Industrial Wind Action (IWA) Group responded today to legislative maneuverings by Congressman Markey (D-MA) that replaced provisions in the Rahall Energy Bill (H.R. 2337) pertaining to wind power - in Subtitle D. According to Lisa Linowes, Executive Director for IWA, the draft wording proposed by Congressman Rahall would have established uniform standards for wind energy development...
  • Open Letter to Caterpillar on Cap-and-Trade

    June 15, 2007
    This week heavy-machine manufacturer Caterpillar held its annual shareholders meeting, and we and 70 or so of our good friends weighed in on one of the company's more regrettable recent corporate decisions:
    On the eve of the Caterpillar Corporation's stockholders meeting in Chicago, 70+ groups and companies have sent a letter to Caterpillar, Inc. CEO Jim Owens urging him to immediately withdraw Caterpillar from the United States Climate Action Partnership (USCAP). USCAP is a coalition of companies and environmental groups seeking to establish a cap-and-trade system for carbon emissions. The signatories to the letter note that capping carbon emissions, as advocated by USCAP, would harm two groups disproportionately: The poor and Caterpillar stockholders. [...] Bob Murray, founder...
  • Social Workers Seize Children to Receive Adoption Bonuses

    June 15, 2007
    In England, as in the United States, local governments receive cash incentives from the national government for adopting out children. In England, this has led to the seizure of thousands of children from their natural parents by social workers hoping to receive bonuses. The Daily Mail, one of England's principal newspapers had a frightening story on June 8 about this. You have to read it to believe it. The idea behind the incentives was to give social workers an incentive to do their best to ensure that children already in orphanages or foster care will be adopted. But children already in foster care tend to be older, less desireable, and harder to find...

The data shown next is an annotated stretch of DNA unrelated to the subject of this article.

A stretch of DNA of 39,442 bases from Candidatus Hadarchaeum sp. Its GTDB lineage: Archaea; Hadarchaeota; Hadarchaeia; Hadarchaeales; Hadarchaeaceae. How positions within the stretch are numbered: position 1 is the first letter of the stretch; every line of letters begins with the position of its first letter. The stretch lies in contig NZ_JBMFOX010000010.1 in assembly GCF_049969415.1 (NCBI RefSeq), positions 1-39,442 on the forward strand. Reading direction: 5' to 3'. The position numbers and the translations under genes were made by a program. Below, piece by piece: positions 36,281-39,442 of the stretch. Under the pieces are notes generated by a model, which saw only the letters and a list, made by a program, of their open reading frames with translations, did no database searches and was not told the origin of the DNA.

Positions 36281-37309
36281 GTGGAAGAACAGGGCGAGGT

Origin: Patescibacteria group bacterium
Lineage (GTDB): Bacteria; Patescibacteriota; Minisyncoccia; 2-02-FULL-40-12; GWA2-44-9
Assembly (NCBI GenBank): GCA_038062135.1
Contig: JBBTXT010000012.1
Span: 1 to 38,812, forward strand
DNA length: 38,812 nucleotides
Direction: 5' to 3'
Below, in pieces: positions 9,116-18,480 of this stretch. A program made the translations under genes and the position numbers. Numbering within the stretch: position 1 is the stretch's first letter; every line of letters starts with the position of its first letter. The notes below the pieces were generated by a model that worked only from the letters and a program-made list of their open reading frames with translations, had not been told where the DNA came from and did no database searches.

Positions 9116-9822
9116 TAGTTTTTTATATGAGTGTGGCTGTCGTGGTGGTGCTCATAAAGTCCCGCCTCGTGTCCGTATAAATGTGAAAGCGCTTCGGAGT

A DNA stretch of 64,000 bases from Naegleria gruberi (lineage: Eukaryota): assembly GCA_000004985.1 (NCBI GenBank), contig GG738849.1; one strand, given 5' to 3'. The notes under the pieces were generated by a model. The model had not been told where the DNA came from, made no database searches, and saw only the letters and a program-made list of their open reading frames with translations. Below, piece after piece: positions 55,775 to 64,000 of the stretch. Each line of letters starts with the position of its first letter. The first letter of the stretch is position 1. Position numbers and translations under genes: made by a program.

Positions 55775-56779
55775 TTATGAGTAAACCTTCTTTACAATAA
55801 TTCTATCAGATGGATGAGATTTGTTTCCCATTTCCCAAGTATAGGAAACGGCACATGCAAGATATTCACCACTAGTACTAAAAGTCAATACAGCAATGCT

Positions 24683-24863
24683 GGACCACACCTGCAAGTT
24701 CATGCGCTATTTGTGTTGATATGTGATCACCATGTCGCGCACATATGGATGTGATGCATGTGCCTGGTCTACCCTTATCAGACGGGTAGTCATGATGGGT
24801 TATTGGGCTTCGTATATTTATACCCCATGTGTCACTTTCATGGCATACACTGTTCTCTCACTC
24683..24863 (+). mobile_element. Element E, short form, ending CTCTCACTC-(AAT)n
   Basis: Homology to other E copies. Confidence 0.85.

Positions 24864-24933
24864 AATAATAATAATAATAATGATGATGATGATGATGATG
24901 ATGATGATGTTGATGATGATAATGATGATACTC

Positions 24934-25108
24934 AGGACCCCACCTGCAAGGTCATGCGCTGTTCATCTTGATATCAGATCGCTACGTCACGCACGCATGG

• Reid's rant

    June 15, 2007
    Yesterday's Greenwire (June 14, 2007) presented the transcript of a speech by Sen. Majority Leader Harry Reid on the Senate energy bill. The following is a running commentary on the policy-relevant portions of Reid's remarks.
  • Weeping Judge Seeks $54 Million for Lost Pants

    June 14, 2007
    Marc Fisher of The Washington Post gives an entertaining account of the trial in which D.C. judge Roy Pearson is suing his dry cleaners for $54 million for losing his pants. The courtroom drama includes a hysterical Pearson crying like a baby and claiming that the loss of his pants was the most "outrageous" event in legal history.I have previously discussed the case, and the lawsuit-generating "consumer protection" law the judge is suing under, here and here. Here I discuss why this judge can be fired by the D.C...
  • Zero Tolerance Policies and the Abuse Excuse

    June 14, 2007
    Today, I published a letter to the editor in The Washington Post, contrasting the treatment of two women recently sent to jail. (Instapundit linked to my letter). The first woman is a Virginia mother sentenced to jail for 27 months in jail for serving alcohol at her son's 16th birthday party.The second is a Tennessee pastor's wife who will serve just a few months for killing her husband by shooting him as he lay in bed. I questioned the bizarre outlook of a criminal justice system that treats killing your husband as a less serious offense than serving alcohol to teenagers. The Virginia mom's plight is, fortunately, not the norm. By contrast, the Tennessee's wife's ridiculously short sentence for taking human life is...